Early Summer & our connective tissue health

First of the roses in Queens Park Poetry Garden, May ’22

Early Summer is a short but very sweet season – 21 May – 20 June – where we focus on our connective tissue health in our practice. Associated with the secondary Fire element (summer is primary), our connective tissue is very much an emotionally governed web; we all have areas where we ‘store our stress’! When stressed, we are tight, restricted, closed off. When we feel safe, calm and socially connected, we are receptive, relaxed, joyful. So bringing hydration, connectivity and balance into the body is at the heart of our Early Summer practice. Scroll down to find out the 2 things you can do now to improve your connective tissue health!

What is connective tissue

Our connective tissue or fascia is a fluid filled continuous elastic tensile web, that conducts energy around the body. It wraps around every element in our body and is even in our eyes. It has an intelligence that the bulk of muscle doesn’t have: visualise the lithe lightness of a cat as opposed to the bulk of an ox. Hydrated and functioning well, it is comprised of many layers that rub easily over one another, can stretch out and return back. However our history of daily movement, postural and emotional habits, together with injuries, means this web gets tacked together and stuck in places. This is experienced as tightness, stiffness to chronic painful conditions.

How to boost our connective tissue health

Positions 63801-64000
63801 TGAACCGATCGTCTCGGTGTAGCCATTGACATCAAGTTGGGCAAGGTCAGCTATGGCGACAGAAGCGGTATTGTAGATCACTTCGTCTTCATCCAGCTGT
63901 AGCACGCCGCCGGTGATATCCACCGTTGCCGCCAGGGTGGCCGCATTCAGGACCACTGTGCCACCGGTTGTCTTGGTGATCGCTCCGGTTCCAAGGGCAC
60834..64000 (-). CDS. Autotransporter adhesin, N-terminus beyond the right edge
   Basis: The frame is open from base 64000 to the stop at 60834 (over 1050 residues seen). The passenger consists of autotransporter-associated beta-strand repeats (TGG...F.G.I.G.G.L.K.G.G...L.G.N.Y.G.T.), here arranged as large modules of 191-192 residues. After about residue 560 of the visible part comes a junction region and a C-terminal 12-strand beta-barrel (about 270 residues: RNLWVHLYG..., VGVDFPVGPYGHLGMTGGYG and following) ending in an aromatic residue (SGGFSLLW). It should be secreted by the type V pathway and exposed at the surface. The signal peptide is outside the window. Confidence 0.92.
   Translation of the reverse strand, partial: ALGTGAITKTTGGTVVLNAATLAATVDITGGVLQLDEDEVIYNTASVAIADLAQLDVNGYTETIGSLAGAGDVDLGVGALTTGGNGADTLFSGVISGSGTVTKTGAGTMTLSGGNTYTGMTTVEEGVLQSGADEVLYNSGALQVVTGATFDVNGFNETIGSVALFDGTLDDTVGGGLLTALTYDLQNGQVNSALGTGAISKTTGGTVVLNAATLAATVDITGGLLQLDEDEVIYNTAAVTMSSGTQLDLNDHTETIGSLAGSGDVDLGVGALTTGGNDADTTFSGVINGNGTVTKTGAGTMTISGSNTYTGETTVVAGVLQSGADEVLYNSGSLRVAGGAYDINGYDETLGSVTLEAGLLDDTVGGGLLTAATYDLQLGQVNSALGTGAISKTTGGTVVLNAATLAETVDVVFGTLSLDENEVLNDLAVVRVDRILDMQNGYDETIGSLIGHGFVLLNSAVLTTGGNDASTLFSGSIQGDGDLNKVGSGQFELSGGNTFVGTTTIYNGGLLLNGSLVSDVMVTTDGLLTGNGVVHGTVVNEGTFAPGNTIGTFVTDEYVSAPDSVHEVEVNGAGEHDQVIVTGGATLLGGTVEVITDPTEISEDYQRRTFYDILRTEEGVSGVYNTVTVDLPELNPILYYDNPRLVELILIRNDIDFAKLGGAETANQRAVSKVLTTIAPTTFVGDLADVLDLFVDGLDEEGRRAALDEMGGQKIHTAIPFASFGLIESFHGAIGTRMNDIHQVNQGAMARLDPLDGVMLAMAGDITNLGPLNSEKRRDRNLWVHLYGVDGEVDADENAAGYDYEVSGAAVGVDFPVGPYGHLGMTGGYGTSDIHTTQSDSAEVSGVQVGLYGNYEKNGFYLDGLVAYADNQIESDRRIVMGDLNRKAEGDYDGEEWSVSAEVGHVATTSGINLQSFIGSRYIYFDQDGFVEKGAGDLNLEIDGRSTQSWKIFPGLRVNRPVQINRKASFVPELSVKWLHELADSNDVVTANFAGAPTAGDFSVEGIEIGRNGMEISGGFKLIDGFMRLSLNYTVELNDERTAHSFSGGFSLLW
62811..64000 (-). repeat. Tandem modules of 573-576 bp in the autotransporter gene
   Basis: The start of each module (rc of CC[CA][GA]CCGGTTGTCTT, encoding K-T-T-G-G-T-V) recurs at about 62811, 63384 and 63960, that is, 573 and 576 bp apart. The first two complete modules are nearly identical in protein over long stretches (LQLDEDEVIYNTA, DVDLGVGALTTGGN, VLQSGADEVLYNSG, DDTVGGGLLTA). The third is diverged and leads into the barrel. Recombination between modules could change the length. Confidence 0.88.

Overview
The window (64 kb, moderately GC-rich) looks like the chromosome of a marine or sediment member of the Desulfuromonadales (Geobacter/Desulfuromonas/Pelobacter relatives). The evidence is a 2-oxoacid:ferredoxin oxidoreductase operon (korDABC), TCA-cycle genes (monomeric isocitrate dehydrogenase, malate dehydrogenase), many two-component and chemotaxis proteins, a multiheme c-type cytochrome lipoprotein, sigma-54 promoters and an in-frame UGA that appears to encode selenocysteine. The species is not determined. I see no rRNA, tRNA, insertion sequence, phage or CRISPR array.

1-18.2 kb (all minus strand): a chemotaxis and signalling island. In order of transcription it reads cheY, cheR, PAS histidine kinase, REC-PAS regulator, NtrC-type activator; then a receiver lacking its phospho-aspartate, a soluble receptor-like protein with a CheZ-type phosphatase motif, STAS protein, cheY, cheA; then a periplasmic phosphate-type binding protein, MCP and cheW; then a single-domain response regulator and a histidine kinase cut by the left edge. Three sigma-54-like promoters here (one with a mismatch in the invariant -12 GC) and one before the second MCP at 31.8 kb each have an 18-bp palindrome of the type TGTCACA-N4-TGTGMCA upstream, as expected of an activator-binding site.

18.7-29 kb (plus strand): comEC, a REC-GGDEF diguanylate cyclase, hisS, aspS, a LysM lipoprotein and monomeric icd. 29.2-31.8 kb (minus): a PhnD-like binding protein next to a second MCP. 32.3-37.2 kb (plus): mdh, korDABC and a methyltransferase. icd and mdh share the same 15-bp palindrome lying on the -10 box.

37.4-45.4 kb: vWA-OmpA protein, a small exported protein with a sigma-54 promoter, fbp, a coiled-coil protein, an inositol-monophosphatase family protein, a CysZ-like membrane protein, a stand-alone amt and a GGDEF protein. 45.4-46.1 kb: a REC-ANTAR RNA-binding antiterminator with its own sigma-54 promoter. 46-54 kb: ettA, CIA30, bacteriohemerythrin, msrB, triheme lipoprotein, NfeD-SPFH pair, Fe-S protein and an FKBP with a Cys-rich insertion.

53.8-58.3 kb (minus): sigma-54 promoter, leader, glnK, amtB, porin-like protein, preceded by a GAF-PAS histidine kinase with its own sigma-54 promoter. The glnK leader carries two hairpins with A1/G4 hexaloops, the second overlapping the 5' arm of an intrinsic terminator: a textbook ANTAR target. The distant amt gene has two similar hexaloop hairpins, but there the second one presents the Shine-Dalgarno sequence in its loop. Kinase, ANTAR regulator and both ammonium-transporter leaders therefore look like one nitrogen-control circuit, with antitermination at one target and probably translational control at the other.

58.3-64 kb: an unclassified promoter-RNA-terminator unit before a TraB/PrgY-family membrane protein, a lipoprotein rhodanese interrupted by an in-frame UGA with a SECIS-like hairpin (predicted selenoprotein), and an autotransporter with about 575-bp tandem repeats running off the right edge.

Therefore it is important to move the rainbow, joyfully and mindfully, not simply repetitive gym/workout type movements. These build bulk and unchecked, un-stretched can lead to stiffness, joint restriction and potential injury. Complement workouts with dancing, swimming, MELT (rehydration of connective tissue and balancing of nervous system) yoga and qigong, all excellent ways to freely move the body and keep our connective tissue moving and healthy.

We are on average 70% water. Our energy flow is through these rivers and channels of elastic connective tissue. Therefore keeping hydrated not only keeps us flexible, but clear minded and healthy too. You’ll have heard me say this a hundred times, but a few mouthfuls of room temperature water every 15 minutes or so is the ideal way to keep our water levels topped up. Unfortunately coffee and tea do not count. Decaffeinated, they still act as diuretics, so we need to drink an extra cup of water for every cup of coffee or tea. Aim to drink 1.5-2 litres daily. Avoid iced water, this dampens our digestive fire; herbal teas are great.

Early summer meridians

Interestingly the early summer meridians, pericardium and triple heater, are for structures and functions in the body, not organs per se, rather a holistic overview of our body working well. The pericardium meridian flows from the side of the nipple to the tip of our middle finger, and Triple Heater channel flows from the back of the ring finger along into our shoulders and side of the face to outer edge of the eyebrow.

Yang & Yin Meridians including Pericardium & Triple Heater.